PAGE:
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Second-home owners in France can get information on new Etias website

The Etias travel scheme for non-EU residents will not start until the end of 2023 but an information website is now live

All EU countries will require Etias, apart from Ireland, as will the EEA (but not EU) states Iceland, Norway, Liechtenstein, and Switzerland Pic: Ivan Marc / Shutterstock

The new Etias pre-approval scheme for visits to the EU will not be operational until November but the website which will be used to register is now live.

Travellers will apply at the Etias website or by using an Etias mobile app.

For now, the site offers information only.

Read more: What is the EU’s incoming Etias travel authorisation scheme?

Who will need to apply?

Etias will apply to all non-EU nationals who do not live in the EU and who do not need a visa to visit. It will thus not apply to short or long-stay visa-holders, nor to Britons who live in France and have a Withdrawal Agreement residency card.

However, it will apply to Britons, including second-home owners, visiting EU countries, including France, if their normal place of residency is the UK. 

Ameri­cans, Australians, Ca­na­dians and New Zealanders will also need this, for example.

Read more: How will Etias EU visa-waiver scheme affect residents of France?

Etias will consist of an online application, with payment of a €7 fee if you are an adult aged 18-70. Otherwise, it will be free. Once received, authorisation will remain valid for three years.

It is distinct from the European Entry/Exit System, which starts in May and will require the same people to provide biometric information for storage in a database and will record their entry and exit from the EU’s Schengen zone.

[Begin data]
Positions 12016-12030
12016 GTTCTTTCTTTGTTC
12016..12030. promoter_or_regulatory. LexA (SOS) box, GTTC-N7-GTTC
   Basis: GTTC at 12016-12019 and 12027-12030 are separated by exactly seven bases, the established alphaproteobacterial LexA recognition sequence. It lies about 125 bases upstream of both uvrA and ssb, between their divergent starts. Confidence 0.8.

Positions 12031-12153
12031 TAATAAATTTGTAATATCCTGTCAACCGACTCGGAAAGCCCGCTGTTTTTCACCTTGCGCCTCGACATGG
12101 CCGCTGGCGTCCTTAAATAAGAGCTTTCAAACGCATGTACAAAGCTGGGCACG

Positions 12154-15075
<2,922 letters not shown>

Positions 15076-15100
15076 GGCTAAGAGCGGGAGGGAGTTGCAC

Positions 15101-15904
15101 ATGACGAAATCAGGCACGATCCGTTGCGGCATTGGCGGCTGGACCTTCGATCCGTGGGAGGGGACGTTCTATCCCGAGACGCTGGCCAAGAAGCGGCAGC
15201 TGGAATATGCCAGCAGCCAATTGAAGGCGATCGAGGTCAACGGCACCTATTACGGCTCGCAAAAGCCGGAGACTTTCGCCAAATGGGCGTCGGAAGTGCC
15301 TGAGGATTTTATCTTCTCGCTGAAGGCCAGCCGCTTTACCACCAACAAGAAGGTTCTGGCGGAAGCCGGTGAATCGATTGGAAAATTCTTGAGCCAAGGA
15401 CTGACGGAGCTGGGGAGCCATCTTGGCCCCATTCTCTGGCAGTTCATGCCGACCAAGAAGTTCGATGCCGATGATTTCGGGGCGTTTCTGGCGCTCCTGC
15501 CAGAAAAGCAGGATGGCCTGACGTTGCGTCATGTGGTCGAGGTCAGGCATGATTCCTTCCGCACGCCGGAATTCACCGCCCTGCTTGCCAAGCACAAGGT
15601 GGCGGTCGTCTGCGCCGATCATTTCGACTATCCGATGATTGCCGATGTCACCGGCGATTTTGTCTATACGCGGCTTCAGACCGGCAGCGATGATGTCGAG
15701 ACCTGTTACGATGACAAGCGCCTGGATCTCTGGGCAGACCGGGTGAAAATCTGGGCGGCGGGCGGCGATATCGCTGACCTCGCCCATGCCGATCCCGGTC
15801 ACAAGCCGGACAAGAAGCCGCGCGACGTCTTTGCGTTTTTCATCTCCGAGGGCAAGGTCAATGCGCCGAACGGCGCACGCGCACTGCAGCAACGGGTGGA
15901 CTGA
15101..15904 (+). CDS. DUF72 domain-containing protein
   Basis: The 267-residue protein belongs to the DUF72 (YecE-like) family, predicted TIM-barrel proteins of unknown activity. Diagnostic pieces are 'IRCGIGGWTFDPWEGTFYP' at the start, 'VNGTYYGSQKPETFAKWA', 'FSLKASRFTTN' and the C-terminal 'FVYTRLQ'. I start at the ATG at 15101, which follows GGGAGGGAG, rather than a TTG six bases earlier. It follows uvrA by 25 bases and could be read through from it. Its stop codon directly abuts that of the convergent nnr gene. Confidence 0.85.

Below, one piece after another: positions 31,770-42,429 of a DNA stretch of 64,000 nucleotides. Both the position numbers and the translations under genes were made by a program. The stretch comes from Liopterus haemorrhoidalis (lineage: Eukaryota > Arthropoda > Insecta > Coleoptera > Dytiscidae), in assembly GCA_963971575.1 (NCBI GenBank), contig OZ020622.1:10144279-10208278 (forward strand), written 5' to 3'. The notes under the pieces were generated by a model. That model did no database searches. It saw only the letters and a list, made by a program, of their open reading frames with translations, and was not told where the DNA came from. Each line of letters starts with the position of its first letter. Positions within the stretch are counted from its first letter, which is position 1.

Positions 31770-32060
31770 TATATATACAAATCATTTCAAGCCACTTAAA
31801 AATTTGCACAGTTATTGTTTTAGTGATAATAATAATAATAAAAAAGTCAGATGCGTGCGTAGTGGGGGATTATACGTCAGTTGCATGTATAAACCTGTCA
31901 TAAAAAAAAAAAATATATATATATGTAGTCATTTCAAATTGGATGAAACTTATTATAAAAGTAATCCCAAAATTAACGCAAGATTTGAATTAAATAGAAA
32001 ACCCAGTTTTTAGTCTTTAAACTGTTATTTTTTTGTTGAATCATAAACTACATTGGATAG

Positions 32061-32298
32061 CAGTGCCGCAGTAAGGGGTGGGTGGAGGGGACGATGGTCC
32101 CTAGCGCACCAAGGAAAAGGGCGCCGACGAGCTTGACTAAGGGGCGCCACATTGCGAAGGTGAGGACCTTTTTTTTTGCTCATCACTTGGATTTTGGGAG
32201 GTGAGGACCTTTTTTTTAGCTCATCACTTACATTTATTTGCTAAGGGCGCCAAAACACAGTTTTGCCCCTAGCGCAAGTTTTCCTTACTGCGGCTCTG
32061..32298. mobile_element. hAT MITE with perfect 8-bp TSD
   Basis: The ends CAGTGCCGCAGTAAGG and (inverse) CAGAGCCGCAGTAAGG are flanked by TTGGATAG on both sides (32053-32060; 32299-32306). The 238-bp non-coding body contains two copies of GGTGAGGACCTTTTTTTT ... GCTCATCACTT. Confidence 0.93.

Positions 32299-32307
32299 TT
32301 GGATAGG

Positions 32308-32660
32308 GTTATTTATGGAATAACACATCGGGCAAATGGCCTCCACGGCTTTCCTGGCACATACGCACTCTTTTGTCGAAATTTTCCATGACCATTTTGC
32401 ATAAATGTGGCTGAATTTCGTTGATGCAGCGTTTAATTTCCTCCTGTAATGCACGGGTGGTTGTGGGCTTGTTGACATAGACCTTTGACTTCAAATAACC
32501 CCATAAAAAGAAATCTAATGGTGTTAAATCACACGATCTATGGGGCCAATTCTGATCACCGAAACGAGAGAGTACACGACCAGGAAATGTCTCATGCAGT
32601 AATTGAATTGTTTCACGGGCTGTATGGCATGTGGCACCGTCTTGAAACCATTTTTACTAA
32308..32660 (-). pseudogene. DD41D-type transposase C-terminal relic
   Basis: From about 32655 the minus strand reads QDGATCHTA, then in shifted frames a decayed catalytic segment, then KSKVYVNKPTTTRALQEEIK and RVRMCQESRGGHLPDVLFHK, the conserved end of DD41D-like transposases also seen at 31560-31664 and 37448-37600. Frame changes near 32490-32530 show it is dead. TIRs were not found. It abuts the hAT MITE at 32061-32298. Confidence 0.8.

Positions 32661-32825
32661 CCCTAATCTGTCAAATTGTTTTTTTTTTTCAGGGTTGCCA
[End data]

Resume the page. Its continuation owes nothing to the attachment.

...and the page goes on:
Read more: Longer waiting times expected due to new EU border checks

One element asked for will be any convictions for serious crimes in the last 15 years, or 25 years for terrorism.

Get Etias approval before booking travel

All EU countries will require Etias, apart from Ireland, as will the EEA (but not EU) states Iceland, Norway, Liechtenstein, and also Switzerland. 

Everyone will need an individual Etias but an adult should apply on behalf of children. 

It will also be possible to authorise someone else, such as a travel agency, to apply for you. 

It will be recommended to apply before buying tickets or booking accommodation, although the application will ask for the first country you plan to stay in. 

How long does Etias approval last?

Once approved, the holder’s Etias will be checked as they enter one of the countries concerned. A valid Etias will allow you to stay for up to 90 days in any 180-day period.

Border guards will still be entitled to ask for other entry paperwork if they wish.

The approval will be linked to the holder’s passport and will last three years, or until the passport expires. 

Applicants will receive an email with an application number and, once the processing is complete, will receive another with the outcome, which they can print out if they wish to have paper proof.

However, this should not be required, as their Etias status will be checkable with a passport scan by travel check-in staff and border guards. 

Applicants should check the name, passport number and other information is correct and report it if not. If they have been refused, the email will give details of the right to appeal.

Special cases

A ‘limited validity’ Etias may be applied for in certain circumstances by those refused a full Etias – for example,  to visit a very sick relative. It is limited to a certain country or countries and is of limited duration.

Special rules apply to family members of EU nationals, inclu­ding spouses, legal partners, children under 21 or who are dependents, and dependent grand/parents. 

There is no fee and they are not screened against databases relating to illegal immigration.

Related articles

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Can I get help with French visa application? Which type do I need?

Health crisis: New residence permits for healthcare workers in France?

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Visa and residency cards for France*
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- Visas and residency cards (cartes de séjour) for France help guide - Understand when visas and residency cards are required to move to France or come for an extended stay - Applies to Britons (post-Brexit) and to all other non-EU/non-EEA/Swiss nationalities - Useful to anyone considering a move to France, whether for work or otherwise, or wanting to spend more than three months at their French second home
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